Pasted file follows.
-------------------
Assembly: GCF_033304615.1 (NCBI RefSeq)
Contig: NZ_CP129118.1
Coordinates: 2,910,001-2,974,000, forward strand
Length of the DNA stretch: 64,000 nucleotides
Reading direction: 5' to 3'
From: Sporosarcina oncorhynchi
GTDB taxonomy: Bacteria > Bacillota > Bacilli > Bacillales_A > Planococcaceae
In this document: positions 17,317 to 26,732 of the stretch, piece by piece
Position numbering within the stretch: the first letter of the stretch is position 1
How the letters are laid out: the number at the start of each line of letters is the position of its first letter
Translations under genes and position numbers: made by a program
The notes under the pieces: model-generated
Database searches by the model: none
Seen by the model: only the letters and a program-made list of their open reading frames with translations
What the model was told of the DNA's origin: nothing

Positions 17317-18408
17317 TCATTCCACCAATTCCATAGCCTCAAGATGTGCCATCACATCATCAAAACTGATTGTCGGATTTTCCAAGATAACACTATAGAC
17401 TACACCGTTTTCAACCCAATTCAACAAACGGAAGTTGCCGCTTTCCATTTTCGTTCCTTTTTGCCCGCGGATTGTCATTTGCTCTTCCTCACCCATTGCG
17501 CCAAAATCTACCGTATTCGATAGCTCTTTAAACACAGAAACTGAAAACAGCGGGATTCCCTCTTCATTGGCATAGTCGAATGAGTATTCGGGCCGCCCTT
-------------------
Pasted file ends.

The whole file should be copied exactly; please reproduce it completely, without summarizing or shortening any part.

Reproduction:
Assembly: GCF_033304615.1 (NCBI RefSeq)
Contig: NZ_CP129118.1
Coordinates: 2,910,001-2,974,000, forward strand
Length of the DNA stretch: 64,000 nucleotides
Reading direction: 5' to 3'
From: Sporosarcina oncorhynchi
GTDB taxonomy: Bacteria > Bacillota > Bacilli > Bacillales_A > Planococcaceae
In this document: positions 17,317 to 26,732 of the stretch, piece by piece
Position numbering within the stretch: the first letter of the stretch is position 1
How the letters are laid out: the number at the start of each line of letters is the position of its first letter
Translations under genes and position numbers: made by a program
The notes under the pieces: model-generated
Database searches by the model: none
Seen by the model: only the letters and a program-made list of their open reading frames with translations
What the model was told of the DNA's origin: nothing

Positions 17317-18408
17317 TCATTCCACCAATTCCATAGCCTCAAGATGTGCCATCACATCATCAAAACTGATTGTCGGATTTTCCAAGATAACACTATAGAC
17401 TACACCGTTTTCAACCCAATTCAACAAACGGAAGTTGCCGCTTTCCATTTTCGTTCCTTTTTGCCCGCGGATTGTCATTTGCTCTTCCTCACCCATTGCG
17501 CCAAAATCTACCGTATTCGATAGCTCTTTAAACACAGAAACTGAAAACAGCGGGATTCCCTCTTCATTGGCATAGTCGAATGAGTATTCGGGCCGCCCTT